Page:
We estimated the incomes of physicians under current law based upon data obtained from the American Medical Association (AMA). We estimate that average revenues per physician under current law will be $766,500 in 2010. Of this, about 61 percent would be attributed to medical practice costs. Net income per patient care physician (excluding hospital employees) will be $299,700 in that year.4,5,6 Figure 8 presents our estimates of the effect the Act would have on income for physicians and other practitioners. Assuming the program is fully implemented in 2011 (i.e., assume that year 3 of the program occurs in 2011), we estimate that Physician net-income would fall by $9.3 billion, which is a reduction of 7.6 percent. The loss of net-income under this scenario would average about $13,177 per physician assuming the program is fully implemented in 2011. When the replacement of the SGR is included, the change in net-income under the Act would be an increase of $8.8 billion. We also present in Figure 8 estimates of the changes in physician income under scenarios where there is no public plan and under scenarios where enrollment is limited to individuals and smaller employers.

E. Detailed Hospital Impacts Analysis
We estimated the impact of the Act on hospital net-income under the Act. We used data primarily from the Medicare Hospital Cost Reports for federal fiscal year 2006. These data provide information on total hospital net patient revenues, other income, total operating expenses and other expenses for each U.S. hospital. The Medicare Hospital Cost Report data also includes information on revenues and expenses related to Medicare patients, uncompensated care expenses and inpatient utilization for Medicare, Medicaid and all other payers. All hospital payments and revenues were controlled to match hospital totals from the National Health Expenditure data by payer category and inflated to 2011. 7,8 We used these data to estimate the change in hospital revenues resulting from the various health reform options. These reflect reductions in uncompensated care resulting from expanded health insurance coverage, which represents a net increase in revenues to hospitals. We then estimated increases in revenues for new health services utilization for the newly insured at the provider payment levels used under affected programs including Medicaid, private insurance and self-pay. Finally, we adjusted revenues from private insurers to simulate the effect of shifts in enrollment to the public plan at various provider payment levels (Figure 9).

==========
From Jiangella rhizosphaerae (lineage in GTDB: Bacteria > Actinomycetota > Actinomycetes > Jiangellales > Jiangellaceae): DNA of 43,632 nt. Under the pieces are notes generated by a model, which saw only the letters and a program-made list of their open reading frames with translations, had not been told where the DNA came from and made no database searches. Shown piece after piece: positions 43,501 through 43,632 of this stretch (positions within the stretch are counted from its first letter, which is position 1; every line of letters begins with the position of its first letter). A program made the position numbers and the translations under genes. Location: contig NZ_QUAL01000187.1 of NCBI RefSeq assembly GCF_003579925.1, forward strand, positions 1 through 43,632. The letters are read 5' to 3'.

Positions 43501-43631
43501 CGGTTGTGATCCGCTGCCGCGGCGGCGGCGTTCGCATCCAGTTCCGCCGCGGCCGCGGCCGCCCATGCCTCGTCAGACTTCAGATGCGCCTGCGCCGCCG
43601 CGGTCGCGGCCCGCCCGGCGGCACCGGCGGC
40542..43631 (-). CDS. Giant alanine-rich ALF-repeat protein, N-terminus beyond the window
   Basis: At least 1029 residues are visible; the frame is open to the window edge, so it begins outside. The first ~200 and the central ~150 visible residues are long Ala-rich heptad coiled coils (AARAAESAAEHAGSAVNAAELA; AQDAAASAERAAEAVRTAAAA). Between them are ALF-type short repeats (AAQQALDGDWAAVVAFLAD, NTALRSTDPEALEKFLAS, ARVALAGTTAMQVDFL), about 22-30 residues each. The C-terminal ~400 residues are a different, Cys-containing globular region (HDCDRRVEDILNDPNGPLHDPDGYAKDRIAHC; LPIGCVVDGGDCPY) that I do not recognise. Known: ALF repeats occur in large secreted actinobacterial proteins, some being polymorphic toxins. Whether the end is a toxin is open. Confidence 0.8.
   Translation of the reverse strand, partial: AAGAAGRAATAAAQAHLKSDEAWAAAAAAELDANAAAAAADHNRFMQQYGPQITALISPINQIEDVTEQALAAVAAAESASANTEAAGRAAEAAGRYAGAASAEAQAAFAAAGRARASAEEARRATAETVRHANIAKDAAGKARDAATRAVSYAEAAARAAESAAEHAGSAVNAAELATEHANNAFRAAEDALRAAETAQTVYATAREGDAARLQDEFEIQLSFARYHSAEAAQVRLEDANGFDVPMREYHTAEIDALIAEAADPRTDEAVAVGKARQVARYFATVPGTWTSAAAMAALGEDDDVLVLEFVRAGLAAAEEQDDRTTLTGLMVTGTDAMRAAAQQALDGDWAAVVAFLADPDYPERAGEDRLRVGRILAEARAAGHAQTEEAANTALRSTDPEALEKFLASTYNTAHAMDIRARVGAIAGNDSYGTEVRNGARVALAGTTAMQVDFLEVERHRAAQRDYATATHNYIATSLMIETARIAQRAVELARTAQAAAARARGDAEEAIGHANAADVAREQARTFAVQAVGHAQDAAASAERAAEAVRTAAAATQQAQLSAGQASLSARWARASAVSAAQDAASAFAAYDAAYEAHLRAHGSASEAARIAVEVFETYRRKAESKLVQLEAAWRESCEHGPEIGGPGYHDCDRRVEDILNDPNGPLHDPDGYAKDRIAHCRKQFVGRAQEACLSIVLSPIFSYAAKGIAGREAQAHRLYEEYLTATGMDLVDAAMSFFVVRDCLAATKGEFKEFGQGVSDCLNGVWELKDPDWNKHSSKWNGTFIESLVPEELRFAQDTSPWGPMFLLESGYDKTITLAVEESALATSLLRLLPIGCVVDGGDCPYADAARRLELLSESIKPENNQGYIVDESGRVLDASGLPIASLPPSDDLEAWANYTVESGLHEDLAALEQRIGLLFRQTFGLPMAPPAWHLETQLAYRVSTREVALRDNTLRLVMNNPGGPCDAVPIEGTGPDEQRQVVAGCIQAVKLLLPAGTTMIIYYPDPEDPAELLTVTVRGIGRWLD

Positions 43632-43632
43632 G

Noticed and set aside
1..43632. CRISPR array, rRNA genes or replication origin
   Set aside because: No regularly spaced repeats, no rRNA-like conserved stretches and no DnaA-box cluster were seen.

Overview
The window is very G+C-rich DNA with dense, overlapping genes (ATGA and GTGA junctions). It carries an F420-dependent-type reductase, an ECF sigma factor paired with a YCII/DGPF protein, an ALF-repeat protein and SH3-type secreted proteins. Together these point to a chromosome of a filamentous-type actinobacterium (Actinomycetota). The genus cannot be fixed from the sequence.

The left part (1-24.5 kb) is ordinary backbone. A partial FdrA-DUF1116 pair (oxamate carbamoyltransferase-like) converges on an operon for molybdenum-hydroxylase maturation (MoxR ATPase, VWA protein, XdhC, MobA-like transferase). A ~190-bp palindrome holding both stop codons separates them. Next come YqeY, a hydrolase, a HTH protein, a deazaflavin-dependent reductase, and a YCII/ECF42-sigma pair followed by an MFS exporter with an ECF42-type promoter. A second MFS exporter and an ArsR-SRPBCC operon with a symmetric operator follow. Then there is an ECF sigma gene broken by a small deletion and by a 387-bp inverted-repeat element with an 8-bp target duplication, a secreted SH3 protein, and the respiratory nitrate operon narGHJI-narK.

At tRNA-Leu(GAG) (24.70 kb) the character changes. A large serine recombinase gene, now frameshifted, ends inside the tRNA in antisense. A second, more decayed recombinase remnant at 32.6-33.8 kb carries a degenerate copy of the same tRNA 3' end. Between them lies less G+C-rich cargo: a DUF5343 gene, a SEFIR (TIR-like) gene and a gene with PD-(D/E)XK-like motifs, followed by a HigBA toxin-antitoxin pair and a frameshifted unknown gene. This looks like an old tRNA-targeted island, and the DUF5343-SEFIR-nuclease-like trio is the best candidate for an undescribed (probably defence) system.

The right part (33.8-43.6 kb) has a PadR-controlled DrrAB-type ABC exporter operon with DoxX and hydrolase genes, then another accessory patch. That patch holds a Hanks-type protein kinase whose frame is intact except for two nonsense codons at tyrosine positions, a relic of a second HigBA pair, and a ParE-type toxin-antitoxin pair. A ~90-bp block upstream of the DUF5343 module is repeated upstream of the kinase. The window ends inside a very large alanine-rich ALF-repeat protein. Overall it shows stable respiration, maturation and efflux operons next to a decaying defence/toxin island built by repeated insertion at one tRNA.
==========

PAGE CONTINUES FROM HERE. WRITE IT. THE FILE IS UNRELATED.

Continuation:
4 5 6 7 8

”Physician Characteristics in the US: 2007 Edition,” American Medical Association “Physician Socioeconomic Statistics: 2000-2002 Edition,” American Medical Association “Cost Survey for Multispecialty Practices: 2006 Report,” Medical Group Management Association Centers for Medicare & Medicaid Services, June 11, 2009 at http://www.cms.hhs.gov/nationalhealthexpenddata/ American Hospital Association, “Trendwatch Chartbook 2009”

Memorandum July 17, 2009 – Revised July 23, 2009 Page 11 of 20

In addition, we estimated increases in operating expense associated with providing services to the newly insured. We assumed that the marginal cost of providing these services is equal to 80 percent of average costs. The resulting data show the change in hospital net income under five public plan design scenarios. We estimate that total hospital net income will be about $52.9 billion in 2011 under current law. This is an average hospital margin of 6.0 percent. If the public plan is open to individuals and all employers using Medicare payment levels, hospital net income would fall by $61.9 billion, which roughly eliminates total hospital margin for the year (Figure 9).